Microglial activation and TDP-43 pathology correlate with executive dysfunction in amyotrophic lateral sclerosis
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While cognitive deficits are increasingly recognized as common symptoms in amyotrophic lateral sclerosis (ALS), the underlying histopathologic basis for this is not known, nor has the relevance of neuroinflammatory mechanisms and microglial activation to cognitive impairment (CI) in ALS been systematically analyzed. Staining for neurodegenerative disease pathology, TDP-43, and microglial activation markers (CD68, Iba1) was performed in 102 autopsy cases of ALS, and neuropathology data were related to clinical and neuropsychological measures. ALS with dementia (ALS-D) and ALS with impaired executive function (ALS-Ex) patients showed significant microglial activation in middle frontal and superior or middle temporal (SMT) gyrus regions, as well as significant neuronal loss and TDP-43 pathology in these regions. Microglial activation and TDP-43 pathology in middle frontal and superior or middle temporal regions were highly correlated with measures of executive impairment, but not with the MMSE. In contrast, only one ALS-D patient showed moderate Alzheimer’s disease (AD) pathology. Tau and Aβ pathology increased with age. A lower MMSE score correlated with tau pathology in hippocampus and SMT gyrus, and with Aβ pathology in limbic and most cortical regions. Tau and Aβ pathology did not correlate with executive measures. We conclude that microglial activation and TDP-43 pathology in frontotemporal areas are determinants of FTLD spectrum dementia in ALS and correlate with neuropsychological measures of executive dysfunction. In contrast, AD pathology in ALS is primarily related to increasing age and associated with a poorer performance on the MMSE.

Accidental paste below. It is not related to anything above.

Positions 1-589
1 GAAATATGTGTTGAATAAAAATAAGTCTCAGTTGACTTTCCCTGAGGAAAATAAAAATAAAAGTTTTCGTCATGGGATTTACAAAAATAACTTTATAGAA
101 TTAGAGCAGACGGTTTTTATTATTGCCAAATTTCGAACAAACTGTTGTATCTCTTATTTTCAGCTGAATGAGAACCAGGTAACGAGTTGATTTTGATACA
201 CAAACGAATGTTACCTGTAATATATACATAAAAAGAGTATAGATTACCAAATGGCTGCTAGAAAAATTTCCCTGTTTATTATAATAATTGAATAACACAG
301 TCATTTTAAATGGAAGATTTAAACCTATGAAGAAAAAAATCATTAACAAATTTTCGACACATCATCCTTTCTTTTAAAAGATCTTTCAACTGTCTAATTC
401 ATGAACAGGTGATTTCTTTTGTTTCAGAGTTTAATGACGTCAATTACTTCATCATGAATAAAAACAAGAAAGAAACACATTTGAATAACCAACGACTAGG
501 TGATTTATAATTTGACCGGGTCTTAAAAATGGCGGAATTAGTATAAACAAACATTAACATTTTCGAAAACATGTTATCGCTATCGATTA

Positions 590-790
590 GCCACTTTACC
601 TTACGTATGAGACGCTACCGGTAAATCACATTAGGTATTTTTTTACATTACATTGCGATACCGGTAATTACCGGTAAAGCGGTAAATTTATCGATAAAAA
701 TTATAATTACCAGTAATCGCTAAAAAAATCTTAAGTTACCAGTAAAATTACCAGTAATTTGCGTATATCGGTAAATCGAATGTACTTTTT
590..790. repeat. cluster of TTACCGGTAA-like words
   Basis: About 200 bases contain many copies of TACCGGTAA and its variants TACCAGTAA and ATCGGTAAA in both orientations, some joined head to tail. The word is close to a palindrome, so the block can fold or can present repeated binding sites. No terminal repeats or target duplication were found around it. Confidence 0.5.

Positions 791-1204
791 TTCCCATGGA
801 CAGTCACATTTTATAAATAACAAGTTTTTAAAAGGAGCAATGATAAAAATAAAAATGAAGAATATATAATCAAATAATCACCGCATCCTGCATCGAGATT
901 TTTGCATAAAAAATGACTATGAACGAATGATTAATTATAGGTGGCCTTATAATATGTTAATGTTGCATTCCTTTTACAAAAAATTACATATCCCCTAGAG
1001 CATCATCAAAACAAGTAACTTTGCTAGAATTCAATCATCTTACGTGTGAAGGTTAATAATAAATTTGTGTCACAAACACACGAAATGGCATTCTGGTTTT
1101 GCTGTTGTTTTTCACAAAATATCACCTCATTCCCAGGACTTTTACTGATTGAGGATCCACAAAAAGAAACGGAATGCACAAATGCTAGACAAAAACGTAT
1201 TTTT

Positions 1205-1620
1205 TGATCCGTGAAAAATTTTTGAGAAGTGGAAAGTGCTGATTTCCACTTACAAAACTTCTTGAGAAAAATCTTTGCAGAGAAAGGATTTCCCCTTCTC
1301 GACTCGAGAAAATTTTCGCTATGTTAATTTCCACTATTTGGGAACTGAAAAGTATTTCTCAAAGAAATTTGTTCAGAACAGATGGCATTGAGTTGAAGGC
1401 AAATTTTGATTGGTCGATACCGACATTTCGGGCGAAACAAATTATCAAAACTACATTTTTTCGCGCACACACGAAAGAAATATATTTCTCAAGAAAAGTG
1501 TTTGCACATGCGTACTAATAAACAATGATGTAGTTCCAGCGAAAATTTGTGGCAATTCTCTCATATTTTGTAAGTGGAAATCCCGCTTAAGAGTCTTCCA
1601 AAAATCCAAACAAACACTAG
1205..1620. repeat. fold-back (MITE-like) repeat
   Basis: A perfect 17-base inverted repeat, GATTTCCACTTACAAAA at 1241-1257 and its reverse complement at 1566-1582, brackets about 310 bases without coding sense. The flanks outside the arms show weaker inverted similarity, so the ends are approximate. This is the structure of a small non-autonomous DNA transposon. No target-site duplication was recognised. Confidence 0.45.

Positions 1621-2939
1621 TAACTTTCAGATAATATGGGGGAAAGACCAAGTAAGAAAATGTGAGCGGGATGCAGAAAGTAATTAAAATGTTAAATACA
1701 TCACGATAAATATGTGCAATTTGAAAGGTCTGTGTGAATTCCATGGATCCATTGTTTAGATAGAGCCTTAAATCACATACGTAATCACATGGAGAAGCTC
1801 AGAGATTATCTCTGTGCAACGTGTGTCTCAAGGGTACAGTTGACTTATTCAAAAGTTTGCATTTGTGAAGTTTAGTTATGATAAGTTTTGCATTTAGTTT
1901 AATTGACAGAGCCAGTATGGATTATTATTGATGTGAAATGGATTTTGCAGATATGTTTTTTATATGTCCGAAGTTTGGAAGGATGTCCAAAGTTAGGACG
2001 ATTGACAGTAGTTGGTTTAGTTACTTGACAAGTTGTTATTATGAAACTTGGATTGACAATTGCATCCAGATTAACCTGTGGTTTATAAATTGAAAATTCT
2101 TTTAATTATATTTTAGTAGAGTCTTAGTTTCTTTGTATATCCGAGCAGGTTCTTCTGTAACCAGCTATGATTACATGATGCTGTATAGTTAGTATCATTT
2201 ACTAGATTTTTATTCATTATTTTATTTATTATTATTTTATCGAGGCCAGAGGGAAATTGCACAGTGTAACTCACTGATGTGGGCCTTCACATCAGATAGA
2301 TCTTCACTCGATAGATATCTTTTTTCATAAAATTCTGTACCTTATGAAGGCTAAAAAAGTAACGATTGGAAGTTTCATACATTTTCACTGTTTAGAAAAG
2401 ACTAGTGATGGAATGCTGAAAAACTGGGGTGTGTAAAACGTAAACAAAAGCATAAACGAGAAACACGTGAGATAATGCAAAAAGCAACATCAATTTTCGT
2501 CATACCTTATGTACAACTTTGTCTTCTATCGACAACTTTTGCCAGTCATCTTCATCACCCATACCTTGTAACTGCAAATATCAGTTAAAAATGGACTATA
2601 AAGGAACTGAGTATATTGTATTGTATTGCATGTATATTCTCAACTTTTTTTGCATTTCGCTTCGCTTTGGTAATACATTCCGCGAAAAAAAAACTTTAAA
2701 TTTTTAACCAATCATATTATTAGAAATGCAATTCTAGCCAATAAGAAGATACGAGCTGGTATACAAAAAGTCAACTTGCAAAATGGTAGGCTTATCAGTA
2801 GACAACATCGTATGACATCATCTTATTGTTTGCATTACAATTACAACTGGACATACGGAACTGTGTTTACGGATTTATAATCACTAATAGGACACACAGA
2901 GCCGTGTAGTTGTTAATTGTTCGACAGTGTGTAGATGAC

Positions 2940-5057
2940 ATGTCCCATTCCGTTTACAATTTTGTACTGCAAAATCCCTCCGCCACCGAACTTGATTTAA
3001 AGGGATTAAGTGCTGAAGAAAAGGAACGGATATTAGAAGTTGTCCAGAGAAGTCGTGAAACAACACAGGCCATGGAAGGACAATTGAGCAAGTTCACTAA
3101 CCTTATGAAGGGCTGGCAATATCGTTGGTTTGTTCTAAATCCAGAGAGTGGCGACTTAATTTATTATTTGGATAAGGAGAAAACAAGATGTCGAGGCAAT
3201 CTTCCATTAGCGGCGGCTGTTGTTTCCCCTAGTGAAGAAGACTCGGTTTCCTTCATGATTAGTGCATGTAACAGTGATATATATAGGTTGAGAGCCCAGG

KeywordsAmyotrophic lateral sclerosis Frontotemporal lobar degeneration Cognitive impairment TDP-43 Microglia
We thank the many patients who contributed samples for this study. We thank John Robinson and Terry Schuck for their help in sorting out and reviewing slides. This work was supported by the NIH (AG033101, AG17586, AG10124, AG32953), the Wyncote Foundation, and the Koller Family Foundation. VMYL is the John H. Ware, 3rd, Professor of Alzheimer’s Disease Research. JQT is the William Maul Measey-Truman G. Schnabel, Jr., Professor of Geriatric Medicine and Gerontology. JB was supported by a grant of the Deutsche Forschungsgemeinschaft DFG (AOBJ586910). JBT is supported by a grant of the Fundación Alfonso Martin Escudero.
Conflict of interest
The authors declare that they have no conflict of interest.
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